Mount Druitt Hospital in Sydney’s west was forced to close after a patient in the emergency department tested positive for COVID-19 after presenting with respiratory symptoms on Saturday.
The patient was placed into a section of the emergency department reserved for COVID-19 cases.
New South Wales (NSW) health authorities said the patient was informed of their positive diagnosis on Sunday night and transferred to Westmead Hospital for treatment.
A spokesperson for the Western Sydney Local Health District told The Epoch Times on Monday that the hospital had completed a deep clean of the Mount Druitt Emergency Department.
“The emergency department is once again operating as normal and continues to provide high-quality care for patients in western Sydney,” the spokesperson said.
Health authorities are urgently investigating who among the hospital staff and patients may have been exposed to the virus and will be contacting those identified as close contacts as quickly as possible so they can get tested and isolate.
NSW Chief Health Officer Dr. Kerry Chant said on Monday that authorities had still not determined the risk profile for other people in the emergency department and were taking a cautious approach to the risk assessment of the incident.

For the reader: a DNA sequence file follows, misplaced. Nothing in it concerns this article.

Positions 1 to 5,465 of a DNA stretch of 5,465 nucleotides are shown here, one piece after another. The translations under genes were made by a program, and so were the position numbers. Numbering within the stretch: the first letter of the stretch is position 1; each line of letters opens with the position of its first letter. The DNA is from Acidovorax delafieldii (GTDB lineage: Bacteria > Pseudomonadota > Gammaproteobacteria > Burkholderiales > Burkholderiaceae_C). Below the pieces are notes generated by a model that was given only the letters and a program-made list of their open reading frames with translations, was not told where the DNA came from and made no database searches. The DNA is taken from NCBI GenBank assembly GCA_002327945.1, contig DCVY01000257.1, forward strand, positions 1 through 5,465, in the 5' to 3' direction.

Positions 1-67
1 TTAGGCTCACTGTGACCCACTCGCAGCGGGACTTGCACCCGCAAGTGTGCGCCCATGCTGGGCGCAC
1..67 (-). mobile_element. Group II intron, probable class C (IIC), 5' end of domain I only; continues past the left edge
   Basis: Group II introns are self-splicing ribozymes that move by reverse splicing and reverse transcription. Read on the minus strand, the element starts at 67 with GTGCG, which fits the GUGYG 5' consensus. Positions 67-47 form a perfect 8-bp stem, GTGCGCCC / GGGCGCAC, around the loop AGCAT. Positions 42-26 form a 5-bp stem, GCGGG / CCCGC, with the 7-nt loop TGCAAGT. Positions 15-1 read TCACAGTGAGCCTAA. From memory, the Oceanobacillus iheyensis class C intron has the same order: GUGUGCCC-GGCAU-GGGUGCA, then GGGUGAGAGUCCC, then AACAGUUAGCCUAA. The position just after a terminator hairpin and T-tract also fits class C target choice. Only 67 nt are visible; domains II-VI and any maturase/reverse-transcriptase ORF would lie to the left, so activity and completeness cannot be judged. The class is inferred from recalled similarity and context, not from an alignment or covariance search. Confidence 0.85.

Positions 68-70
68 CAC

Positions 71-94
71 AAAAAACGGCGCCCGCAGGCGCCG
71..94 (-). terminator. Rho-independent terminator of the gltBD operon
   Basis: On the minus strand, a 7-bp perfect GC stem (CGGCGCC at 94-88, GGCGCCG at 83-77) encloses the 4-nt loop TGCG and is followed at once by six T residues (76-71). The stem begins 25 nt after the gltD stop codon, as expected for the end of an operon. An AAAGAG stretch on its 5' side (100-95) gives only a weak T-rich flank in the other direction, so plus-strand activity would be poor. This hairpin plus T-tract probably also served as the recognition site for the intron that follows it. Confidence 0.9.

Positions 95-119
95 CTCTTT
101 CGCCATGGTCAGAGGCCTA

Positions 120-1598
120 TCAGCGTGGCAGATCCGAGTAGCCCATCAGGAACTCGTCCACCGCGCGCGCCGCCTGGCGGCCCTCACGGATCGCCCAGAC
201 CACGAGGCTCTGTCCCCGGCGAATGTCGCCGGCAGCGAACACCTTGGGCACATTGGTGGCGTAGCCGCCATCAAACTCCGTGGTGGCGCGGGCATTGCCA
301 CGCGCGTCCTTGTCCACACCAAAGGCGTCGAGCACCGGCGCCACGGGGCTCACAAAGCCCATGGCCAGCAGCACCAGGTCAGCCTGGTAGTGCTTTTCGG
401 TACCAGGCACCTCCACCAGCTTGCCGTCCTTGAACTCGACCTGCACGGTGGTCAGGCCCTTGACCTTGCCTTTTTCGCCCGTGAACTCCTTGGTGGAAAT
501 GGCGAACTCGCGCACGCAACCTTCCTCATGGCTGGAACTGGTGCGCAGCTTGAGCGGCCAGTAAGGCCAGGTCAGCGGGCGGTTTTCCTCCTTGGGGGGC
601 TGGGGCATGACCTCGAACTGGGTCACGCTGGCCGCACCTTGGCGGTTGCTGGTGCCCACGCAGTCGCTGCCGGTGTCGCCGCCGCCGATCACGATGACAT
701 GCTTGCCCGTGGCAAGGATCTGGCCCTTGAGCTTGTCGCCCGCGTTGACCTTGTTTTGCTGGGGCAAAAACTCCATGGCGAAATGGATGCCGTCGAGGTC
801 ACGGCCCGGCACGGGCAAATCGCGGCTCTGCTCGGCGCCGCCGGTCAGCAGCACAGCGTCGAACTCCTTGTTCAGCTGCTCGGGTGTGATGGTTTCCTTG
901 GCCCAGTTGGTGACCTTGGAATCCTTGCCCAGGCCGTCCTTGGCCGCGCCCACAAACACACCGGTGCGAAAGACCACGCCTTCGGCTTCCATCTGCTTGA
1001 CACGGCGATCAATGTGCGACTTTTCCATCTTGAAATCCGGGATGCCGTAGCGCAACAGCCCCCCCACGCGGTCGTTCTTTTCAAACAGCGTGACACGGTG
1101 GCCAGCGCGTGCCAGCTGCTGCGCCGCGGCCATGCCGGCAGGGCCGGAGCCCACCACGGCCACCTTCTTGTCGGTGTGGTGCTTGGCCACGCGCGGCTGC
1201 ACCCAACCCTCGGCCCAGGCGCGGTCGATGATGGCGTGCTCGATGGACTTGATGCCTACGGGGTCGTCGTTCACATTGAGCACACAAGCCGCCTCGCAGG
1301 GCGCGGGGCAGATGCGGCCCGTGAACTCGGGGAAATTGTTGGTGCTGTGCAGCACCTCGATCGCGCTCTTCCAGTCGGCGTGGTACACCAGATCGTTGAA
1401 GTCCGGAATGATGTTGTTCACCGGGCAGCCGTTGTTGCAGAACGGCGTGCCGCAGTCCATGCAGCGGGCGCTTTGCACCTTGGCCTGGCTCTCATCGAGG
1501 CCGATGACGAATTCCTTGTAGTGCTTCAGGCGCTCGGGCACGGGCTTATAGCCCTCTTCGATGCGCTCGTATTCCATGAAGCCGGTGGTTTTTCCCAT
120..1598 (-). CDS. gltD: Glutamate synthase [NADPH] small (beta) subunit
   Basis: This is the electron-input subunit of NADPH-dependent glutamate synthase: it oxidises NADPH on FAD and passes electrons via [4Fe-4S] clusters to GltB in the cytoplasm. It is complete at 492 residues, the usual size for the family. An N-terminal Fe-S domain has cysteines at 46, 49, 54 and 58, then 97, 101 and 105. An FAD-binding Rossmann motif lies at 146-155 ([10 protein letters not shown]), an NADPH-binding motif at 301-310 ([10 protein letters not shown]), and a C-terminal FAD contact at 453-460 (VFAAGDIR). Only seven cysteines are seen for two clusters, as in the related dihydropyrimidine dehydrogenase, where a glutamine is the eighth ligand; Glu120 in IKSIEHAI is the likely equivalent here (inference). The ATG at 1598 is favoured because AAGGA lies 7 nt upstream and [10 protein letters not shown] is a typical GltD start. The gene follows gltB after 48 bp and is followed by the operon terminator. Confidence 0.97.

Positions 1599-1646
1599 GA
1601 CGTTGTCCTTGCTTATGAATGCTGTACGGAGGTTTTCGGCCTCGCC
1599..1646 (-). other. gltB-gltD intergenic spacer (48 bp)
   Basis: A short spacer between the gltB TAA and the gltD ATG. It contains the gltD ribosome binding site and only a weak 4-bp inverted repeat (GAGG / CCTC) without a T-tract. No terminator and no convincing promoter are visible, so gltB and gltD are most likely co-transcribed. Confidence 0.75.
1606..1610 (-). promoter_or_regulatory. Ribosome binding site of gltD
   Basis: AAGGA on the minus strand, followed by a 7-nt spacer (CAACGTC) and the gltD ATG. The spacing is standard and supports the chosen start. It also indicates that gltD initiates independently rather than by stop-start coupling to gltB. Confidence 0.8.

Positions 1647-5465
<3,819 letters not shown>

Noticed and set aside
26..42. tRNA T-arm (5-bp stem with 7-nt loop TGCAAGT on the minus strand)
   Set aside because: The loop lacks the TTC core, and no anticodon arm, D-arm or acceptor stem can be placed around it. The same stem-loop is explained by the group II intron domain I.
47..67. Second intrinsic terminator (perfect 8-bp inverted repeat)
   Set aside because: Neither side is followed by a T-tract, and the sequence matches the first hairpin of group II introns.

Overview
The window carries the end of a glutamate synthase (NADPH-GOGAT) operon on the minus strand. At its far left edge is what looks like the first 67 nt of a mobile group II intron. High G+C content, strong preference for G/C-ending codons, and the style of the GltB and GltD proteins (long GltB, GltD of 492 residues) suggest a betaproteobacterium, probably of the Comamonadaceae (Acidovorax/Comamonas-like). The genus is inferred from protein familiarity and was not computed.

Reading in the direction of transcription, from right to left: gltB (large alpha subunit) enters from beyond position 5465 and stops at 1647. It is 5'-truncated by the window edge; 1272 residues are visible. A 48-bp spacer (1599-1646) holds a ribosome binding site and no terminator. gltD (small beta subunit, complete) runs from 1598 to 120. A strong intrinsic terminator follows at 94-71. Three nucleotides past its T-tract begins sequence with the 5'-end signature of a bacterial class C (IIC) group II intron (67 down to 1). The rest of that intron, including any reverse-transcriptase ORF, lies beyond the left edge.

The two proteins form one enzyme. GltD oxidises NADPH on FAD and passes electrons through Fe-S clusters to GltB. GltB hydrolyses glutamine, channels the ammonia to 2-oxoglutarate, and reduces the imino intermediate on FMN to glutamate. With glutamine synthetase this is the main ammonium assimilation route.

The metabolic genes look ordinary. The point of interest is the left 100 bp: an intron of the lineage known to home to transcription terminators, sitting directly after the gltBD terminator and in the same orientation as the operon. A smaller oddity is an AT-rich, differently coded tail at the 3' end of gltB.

“We take a very precautionary role given the importance of health care workers being COVID-free and also the fact that the emergency department have a lot of vulnerable people attend with underlying health conditions, ” Chant said. “So you would expect us to take a very cautious approach.”
Chant also urged people to continue to get tested for COVID-19, the disease caused by the CCP (Chinese Communist Party) virus, as testing numbers in NSW had dropped significantly for the past couple of days.
Chant said NSW authorities would like to see testing rates at around 30,000 per day, with Sunday’s rate of over 18,000 being concerning at this point in the NSW outbreak.
The exposure incident at Mount Druitt comes as NSW authorities believe they are in the mopping up phase of the Avalon and Berala outbreaks with NSW recording just five new locally acquired cases on Sunday.
Three have been genomically tied to the Berala outbreak. The two further locally acquired cases, including the patient at Mount Druitt and a household contact, are still of unknown origin.
NSW Premier Gladys Berejiklian said that NSW residents need to be aware that despite the government’s best measures there will still be outbreaks and quarantine leaks.
“We have to be very honest—there is no way of eliminating this virus so long as it exists around the world,” Berejiklian said. “Perfection is not possible during a pandemic. As much as we’d like to think there is perfection, there’s not. We have to assume there will be incidents where there’s concern but let’s put things into perspective.”